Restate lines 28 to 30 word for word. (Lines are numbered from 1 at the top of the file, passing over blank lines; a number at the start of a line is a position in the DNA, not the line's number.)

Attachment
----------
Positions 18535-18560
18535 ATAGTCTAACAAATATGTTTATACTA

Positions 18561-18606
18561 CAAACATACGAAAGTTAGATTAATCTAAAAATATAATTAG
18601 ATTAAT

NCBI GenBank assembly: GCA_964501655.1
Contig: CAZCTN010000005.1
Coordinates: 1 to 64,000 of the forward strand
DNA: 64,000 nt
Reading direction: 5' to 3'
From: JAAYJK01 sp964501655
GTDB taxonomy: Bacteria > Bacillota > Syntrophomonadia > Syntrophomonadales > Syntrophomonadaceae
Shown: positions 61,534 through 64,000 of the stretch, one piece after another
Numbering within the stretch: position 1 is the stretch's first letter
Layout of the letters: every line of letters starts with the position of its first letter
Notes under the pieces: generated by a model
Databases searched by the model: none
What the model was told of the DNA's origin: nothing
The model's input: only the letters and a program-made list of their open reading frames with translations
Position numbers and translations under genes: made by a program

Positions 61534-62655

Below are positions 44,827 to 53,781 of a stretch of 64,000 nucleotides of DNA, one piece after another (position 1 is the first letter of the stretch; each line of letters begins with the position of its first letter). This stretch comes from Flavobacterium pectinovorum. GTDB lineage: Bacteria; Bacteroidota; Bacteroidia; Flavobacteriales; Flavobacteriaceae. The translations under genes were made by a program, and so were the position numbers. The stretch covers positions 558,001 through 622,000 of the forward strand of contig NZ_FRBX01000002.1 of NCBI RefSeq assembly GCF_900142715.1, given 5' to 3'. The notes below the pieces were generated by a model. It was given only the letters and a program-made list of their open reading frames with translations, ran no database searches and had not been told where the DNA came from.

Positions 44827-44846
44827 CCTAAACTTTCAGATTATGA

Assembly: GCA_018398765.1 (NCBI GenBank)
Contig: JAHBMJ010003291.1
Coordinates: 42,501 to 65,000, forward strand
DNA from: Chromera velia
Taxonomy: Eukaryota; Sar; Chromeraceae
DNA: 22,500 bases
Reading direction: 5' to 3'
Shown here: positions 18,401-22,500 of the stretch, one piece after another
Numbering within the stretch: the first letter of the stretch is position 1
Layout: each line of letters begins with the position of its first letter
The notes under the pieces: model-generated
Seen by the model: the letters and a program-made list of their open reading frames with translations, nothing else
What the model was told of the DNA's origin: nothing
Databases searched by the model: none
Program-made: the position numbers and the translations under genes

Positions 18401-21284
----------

DNA from: Chromera velia
Taxonomy: Eukaryota; Sar; Chromeraceae
DNA: 22,500 bases